Scientists have discovered why mother with diabetes have bigger babies after studying how the blood flows from the mother to the unborn child.
They found that blood flows preferentially to the placenta instead of the brain in foetuses of mothers with diabetes, hence increasing the size of the infant.
Lead author of the study Aparna Kulkarni, a paediatric cardiologist from the Bronx-Lebanon Hospital Centre in New York, said it is well documented that maternal diabetes affects the foetal organs and his team wanted to find out more.
‘Babies born to mothers with diabetes are sometimes bigger, especially if the diabetes is uncontrolled, and the placenta is larger. There is data to suggest that some other organs such as the pancreas and the kidneys in the foetus might be affected,’ she explained.
Dr Kulkarni’s previous research identified subclinical changes in the heart muscle of foetuses of mothers with diabetes. In the current study she investigated whether these foetuses had changes in blood circulation.
This study included 14 foetuses of mothers with type 1 or 2 diabetes and 16 foetuses of mothers without diabetes as a control group. Nine of the diabetic mothers used insulin, three took oral medications, and two used diet alone to control their glucose levels.
The research found that, compared to foetuses in the control group, in foetuses of diabetic mothers more blood flowed to the placenta and was diverted away from the brain.
Specifically, foetuses of diabetic mothers had lower placental resistance and compliance, lower blood flow to the arteries in the brain, a reduced proportion of blood flow to the brain than the placenta and a lower cardiac output.
‘The computational model equivalent of the foetal circulation is an electrical circuit where there are resistances and compliances. It is easier for blood to flow to the placenta, and harder for blood to flow to the brain,’ said Kulkarni.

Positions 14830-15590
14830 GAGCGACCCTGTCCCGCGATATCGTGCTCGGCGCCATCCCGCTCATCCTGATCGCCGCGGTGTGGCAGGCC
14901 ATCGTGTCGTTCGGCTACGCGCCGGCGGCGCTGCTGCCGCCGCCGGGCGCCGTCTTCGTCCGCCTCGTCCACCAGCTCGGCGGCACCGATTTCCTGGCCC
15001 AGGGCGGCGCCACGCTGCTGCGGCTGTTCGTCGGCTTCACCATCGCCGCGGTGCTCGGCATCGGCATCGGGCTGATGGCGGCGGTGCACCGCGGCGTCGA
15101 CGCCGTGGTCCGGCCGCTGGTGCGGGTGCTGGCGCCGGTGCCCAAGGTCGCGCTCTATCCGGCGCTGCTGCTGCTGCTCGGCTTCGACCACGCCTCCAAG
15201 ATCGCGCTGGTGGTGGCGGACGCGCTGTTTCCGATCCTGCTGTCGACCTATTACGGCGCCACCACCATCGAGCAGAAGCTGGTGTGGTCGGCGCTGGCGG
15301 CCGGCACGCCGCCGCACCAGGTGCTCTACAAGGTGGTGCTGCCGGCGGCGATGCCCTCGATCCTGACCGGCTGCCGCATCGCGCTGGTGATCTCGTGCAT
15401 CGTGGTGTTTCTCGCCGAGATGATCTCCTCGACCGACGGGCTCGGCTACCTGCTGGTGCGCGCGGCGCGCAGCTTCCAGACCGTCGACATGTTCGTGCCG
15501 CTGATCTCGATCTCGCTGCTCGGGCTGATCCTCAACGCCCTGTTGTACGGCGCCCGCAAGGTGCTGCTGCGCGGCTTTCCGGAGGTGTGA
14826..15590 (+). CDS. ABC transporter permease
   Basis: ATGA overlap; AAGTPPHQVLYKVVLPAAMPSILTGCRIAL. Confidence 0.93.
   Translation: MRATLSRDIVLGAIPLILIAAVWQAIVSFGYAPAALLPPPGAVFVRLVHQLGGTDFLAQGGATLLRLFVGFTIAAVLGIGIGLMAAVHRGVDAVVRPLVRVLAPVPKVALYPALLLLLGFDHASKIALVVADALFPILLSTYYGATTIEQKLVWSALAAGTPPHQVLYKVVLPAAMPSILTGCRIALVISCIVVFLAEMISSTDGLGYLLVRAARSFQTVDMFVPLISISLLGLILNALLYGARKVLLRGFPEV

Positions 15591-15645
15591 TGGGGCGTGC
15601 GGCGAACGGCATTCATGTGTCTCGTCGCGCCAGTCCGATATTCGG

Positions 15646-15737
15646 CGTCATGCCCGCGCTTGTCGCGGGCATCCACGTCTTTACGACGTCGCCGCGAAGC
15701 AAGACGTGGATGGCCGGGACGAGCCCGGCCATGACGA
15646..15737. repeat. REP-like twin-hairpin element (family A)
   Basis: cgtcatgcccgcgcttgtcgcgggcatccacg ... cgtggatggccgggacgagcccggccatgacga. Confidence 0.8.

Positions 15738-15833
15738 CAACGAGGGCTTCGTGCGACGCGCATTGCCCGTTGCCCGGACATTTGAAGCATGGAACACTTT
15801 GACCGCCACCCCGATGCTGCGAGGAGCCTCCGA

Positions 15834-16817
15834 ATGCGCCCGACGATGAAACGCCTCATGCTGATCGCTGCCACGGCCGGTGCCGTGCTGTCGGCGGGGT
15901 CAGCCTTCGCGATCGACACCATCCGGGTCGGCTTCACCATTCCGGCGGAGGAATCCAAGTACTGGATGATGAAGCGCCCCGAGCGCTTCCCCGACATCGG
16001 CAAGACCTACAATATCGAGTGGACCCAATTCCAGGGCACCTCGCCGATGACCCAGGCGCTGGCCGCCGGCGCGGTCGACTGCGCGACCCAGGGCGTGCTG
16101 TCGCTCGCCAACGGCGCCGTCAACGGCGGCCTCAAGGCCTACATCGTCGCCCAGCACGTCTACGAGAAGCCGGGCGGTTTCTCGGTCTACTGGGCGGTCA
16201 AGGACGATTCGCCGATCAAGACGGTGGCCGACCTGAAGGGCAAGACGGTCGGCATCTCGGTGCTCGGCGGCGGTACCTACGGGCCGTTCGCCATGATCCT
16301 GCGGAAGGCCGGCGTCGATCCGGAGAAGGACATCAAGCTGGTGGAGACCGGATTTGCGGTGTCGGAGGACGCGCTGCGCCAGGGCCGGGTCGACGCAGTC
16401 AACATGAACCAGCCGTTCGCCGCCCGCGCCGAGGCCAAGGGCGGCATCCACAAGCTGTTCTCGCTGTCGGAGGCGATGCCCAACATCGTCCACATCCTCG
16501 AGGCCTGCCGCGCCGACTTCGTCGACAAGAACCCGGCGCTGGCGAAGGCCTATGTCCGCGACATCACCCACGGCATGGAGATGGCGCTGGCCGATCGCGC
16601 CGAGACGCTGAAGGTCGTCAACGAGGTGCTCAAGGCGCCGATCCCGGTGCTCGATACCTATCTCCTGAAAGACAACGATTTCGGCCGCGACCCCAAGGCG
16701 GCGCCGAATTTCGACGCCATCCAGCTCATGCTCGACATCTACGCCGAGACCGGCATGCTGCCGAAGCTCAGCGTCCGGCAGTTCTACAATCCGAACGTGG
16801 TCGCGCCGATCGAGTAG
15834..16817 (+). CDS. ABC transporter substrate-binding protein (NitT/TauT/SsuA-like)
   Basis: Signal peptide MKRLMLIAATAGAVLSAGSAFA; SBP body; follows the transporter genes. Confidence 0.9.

She explained that the placenta in foetuses of diabetic mothers have changes in their blood vessels and are known to be large, therefore likely receive more blood supply. But she added that the lower proportion of blood supplying the brain is an interesting finding and could have bigger implications.
‘The placenta gets taken away after a baby is born so it’s no longer a part of the circulation. But it’s possible that the reduced circulation to the brain in utero could affect the baby through life,’ she pointed out.
‘We don’t know enough about why this redistribution of blood flow occurs or the implications it might have. More research is needed to find out if this has any long-term impact on the health of the baby and whether anything can be done to prevent it,’ she added.
‘At the present time, I don’t think any changes should be made in management of pregnant women with diabetes based on these findings. Standard obstetric recommendations for strict glucose control and healthy lifestyle should be continued,’ she concluded.
The opinions expressed in this article do not necessarily reflect the views of the DiabetesForum.com Community and should not be interpreted as medical advice. Please see your doctor before making any changes to your diabetes management plan.